Image: Woman in the West Indies with mycetoma caused by a fungal organism
CDC/ Dr. Lucille K. Georg

From Harpur Schwartz, an economics/global health student from Connecticut College, USA,  interning with Cabi’s Global Health team.

While tuning in to the live broadcast of the Sixty-ninth World Health Assembly taking place at the World Health Organization (WHO) headquarters in Geneva, Switzerland, mycetoma reached the discussion floor. At the risk of sounding naïve, I’m going to tell you that I had never heard of mycetoma – although a quick google search revealed images resembling elephantiasis. As a student studying global health, I was a little disappointed with myself; I mean I have at least heard of the other neglected tropical diseases (NTDs). But if mycetoma was unfamiliar to me, how many other people had never heard of this disease? I have provided answers to some basic questions I had about mycetoma in case you too are unfamiliar with this disease…

What is mycetoma?

The World health Organization describes mycetoma as, “… a chronic, progressively destructive morbid inflammatory disease usually of the foot but any part of the body can be affected”. This disease is caused by a bacterial (actinomycetoma) or fungal (eumycetoma) infection where the organism enters the body through a minor trauma or a penetrating injury (i.e. commonly a thorn prick). It is believed that the infection enters the body after this pricking occurs, but there are no concrete studies determining transmission. A good video on it can be found here in Global Health Now's Spotlight on Mycetoma by Amy Maxmen.

Is there a cure?

In terms of treatment, curing actinomycetoma using antibiotics has about a 90% success rate. The use of antifungals to treat eumycetoma has a success rate of about 35%, but in 2016 a new antifungal agent, fosravuconazole, will be the subject of the First Clinical Trial in Mycetoma conducted by Drugs for Neglected Diseases Institute (DNDi). Because the disease takes a slow, relatively pain-free progression, mycetoma is at its most advanced stages once it is diagnosed. It is at these later stages when amputation becomes necessary.

What about prevention?

Currently, there are no vaccines available for mycetoma. Although there is limited research and no conclusion has been made about the effect of footwear on mycetoma prevention, it is accepted that footwear protects against penetrating injury and the WHO advises its use by people living in or travelling to endemic areas. Researchers, program planners, and policy makers should consider the use of footwear to protect against mycetoma. If health education and footwear could be the answer to mycetoma prevention, NGOs, such as The Shoe That Grows that donates footwear to individuals living in extreme poverty, may have an impact on reducing prevalence of mycetoma.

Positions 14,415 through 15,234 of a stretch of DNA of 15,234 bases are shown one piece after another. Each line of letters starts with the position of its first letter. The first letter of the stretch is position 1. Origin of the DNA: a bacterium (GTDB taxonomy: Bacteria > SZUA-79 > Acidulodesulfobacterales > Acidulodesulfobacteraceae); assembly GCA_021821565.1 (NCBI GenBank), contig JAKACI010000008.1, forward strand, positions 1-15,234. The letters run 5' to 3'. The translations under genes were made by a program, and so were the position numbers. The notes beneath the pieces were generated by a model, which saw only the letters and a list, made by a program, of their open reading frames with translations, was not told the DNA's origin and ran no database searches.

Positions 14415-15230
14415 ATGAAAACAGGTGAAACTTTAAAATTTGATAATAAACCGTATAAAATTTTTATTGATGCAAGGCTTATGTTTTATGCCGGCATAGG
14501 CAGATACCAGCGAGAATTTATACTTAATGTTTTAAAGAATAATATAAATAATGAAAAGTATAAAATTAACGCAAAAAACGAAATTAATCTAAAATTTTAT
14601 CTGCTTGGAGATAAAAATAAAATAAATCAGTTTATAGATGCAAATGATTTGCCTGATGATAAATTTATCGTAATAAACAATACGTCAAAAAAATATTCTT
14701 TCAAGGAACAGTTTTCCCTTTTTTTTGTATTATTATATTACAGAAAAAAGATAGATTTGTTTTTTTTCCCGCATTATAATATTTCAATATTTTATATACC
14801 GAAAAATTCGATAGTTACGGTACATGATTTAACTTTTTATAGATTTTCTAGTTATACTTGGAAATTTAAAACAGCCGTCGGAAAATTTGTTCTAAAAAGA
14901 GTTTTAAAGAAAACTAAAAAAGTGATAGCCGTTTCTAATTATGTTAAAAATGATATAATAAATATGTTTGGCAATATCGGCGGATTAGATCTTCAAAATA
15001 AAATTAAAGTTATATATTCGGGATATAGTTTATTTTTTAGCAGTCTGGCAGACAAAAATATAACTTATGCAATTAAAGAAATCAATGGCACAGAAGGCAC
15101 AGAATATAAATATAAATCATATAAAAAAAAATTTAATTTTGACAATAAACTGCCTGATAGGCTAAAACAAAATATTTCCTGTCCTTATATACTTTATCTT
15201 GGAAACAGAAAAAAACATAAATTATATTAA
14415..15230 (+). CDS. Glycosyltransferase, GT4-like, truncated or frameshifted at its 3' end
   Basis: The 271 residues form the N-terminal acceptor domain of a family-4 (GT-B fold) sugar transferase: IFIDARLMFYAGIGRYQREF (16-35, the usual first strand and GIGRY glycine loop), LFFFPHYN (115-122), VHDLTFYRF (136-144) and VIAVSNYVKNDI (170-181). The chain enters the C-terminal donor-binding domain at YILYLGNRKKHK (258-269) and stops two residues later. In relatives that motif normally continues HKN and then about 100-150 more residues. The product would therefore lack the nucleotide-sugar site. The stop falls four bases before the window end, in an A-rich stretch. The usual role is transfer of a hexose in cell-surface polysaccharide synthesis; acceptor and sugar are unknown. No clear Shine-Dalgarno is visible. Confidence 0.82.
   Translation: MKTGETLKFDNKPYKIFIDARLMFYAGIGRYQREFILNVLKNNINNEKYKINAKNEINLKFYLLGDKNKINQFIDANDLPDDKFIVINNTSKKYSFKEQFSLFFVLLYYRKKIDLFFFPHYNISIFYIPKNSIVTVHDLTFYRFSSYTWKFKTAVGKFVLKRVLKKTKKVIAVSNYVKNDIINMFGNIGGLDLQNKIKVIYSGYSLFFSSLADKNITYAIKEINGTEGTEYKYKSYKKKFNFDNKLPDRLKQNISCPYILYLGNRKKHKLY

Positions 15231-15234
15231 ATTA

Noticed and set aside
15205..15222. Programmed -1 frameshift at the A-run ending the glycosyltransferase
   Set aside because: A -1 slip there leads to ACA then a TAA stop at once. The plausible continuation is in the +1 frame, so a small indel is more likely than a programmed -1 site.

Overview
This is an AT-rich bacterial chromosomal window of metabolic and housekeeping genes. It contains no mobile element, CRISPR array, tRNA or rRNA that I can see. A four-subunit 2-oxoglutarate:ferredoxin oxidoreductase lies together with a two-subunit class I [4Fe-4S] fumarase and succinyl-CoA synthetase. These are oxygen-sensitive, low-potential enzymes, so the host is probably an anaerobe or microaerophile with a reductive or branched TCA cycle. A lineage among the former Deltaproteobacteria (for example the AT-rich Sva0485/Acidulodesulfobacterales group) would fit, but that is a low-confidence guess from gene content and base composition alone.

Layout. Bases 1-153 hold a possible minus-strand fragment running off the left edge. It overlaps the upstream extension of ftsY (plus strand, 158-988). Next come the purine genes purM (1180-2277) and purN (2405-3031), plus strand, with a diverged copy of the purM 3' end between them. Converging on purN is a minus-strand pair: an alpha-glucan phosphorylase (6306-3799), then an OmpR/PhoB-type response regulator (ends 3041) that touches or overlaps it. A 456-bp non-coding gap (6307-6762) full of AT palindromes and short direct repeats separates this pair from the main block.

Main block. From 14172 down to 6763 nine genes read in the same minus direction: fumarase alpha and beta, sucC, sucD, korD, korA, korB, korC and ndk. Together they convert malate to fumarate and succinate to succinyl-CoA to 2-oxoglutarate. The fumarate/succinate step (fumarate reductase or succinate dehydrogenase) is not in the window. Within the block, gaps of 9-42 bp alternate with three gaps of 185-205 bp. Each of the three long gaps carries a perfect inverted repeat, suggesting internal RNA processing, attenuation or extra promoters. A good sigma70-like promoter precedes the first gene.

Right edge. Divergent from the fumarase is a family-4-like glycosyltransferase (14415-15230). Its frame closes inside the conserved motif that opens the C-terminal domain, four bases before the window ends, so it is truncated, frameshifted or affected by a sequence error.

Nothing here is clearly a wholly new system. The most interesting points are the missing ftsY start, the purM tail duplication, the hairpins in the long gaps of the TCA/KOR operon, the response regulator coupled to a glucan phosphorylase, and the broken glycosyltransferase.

Who is at risk?

According to the DNDi, mycetoma is endemic in tropical and subtropical areas within the ‘Mycetoma belt’—this endemic area is between the latitudes 15 degrees South and 30 degrees North. The bacterial form is prevalent in Central and South America, and the fungal form is commonly found in Africa; Sudan is referred to as the “epicentre” of the disease – The Mycetoma Research Center in Khartoum, Sudan has actually recently been recognized as a WHO Collaborative Center for mycetoma. In these affected regions, those that are most at risk are young males aged 20 to 40 years, individuals who are of low socioeconomic status, those who walk barefoot and manual workers.

What needs to be addressed?

The approximate time for treatment is 12 months and it costs about 30 US dollars per month. The current treatment is neither safe nor affordable. The DNDi states that, “An effective, safe, affordable and short-term curative treatment which is appropriate for rural settings is desperately needed”.

What is currently being done to address mycetoma?

The 138th Executive Board of the World health Organization requested a mycetoma resolution to the World Health Assembly. At the Sixty-ninth World Health Assembly, a new resolution to help raise awareness of mycetoma was adopted. By categorizing mycetoma as a neglected tropical disease, wider recognition of the disease will lead to a boost in the development of control strategies and tools to be implemented in the areas where this disease is prevalent. Earning a place on this list means the WHO will educate Ministers of Health around the world about mycetoma, focusing on disease prevention. By being recognized as a neglected tropical disease, donors who fund research and medicine will no longer overlook mycetoma and steps will now be made to stop patients from suffering.

Where can I learn more?

Mycetoma has been a neglected disease and therefore little research is available. However, a quick search on the CABI Global Health database led me to 2055 records discussing mycetoma (Madura foot) dating back to 1912. I’ve picked out a few for you to read below.

An Unusual Case of Mycetoma pedis, complicated by a Blastomycotic Infection

Early diagnosis, treatment and epidemiology of mycetoma

Mycetoma in the Sudan: an update from the Mycetoma Research Centre, University of Khartoum, Sudan


Mycetoma: The PLOS NTDs Collection

A word to the wise (Aspergillosis)

In the news:

A Disease So Neglected It’s Not Even On ‘Most-Neglected’ Lists

Mycetoma: Hope for a Devastating Neglected Disease

A Flesh-eating Fungus Wrecks Lives and No One Cares

First Steps for a Dreadful Disease: Get on the List

The Opposite of Martin Shkreli: Drug Development Without Profit

Further Reading:

Mycetoma: a unique neglected tropical disease

The mycetoma knowledge gap: identification of research priorities

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